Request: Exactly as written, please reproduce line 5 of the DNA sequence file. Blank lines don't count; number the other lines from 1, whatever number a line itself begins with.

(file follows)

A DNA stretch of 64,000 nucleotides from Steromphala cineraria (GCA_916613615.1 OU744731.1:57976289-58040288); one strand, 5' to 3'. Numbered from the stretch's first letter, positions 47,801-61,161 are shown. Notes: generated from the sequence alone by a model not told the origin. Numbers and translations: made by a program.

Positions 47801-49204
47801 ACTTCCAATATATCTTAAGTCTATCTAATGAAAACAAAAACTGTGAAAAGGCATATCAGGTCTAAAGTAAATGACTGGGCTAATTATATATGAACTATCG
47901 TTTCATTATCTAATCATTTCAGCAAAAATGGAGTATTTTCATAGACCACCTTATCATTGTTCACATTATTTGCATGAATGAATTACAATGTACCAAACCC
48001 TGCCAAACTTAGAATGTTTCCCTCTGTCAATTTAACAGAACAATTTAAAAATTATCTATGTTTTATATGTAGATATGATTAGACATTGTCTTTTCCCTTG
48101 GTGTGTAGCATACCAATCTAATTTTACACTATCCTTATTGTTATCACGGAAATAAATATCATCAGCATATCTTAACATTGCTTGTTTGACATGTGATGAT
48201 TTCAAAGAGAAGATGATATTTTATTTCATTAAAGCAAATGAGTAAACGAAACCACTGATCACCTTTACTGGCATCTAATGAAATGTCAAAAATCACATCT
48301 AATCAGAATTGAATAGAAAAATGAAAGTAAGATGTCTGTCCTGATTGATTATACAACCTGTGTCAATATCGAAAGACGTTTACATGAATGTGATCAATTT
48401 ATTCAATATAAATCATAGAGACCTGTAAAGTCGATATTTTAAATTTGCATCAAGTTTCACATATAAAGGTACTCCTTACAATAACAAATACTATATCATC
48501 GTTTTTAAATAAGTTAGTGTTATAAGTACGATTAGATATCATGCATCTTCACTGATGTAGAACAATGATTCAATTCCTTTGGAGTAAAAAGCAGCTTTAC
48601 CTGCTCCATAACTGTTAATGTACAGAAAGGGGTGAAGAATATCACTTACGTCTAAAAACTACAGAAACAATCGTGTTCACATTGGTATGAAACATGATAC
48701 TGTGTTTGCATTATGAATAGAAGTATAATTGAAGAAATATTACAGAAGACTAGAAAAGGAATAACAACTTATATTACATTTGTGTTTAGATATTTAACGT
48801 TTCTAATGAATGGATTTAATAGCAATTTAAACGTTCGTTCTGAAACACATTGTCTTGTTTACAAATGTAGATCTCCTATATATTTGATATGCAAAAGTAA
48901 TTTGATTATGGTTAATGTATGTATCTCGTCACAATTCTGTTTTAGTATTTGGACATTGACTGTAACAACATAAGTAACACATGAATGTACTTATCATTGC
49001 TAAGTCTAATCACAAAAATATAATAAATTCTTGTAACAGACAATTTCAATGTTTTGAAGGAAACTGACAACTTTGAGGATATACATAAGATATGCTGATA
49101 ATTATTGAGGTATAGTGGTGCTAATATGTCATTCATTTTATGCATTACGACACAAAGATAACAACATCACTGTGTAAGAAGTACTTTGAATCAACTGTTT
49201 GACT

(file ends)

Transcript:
48001 TGCCAAACTTAGAATGTTTCCCTCTGTCAATTTAACAGAACAATTTAAAAATTATCTATGTTTTATATGTAGATATGATTAGACATTGTCTTTTCCCTTG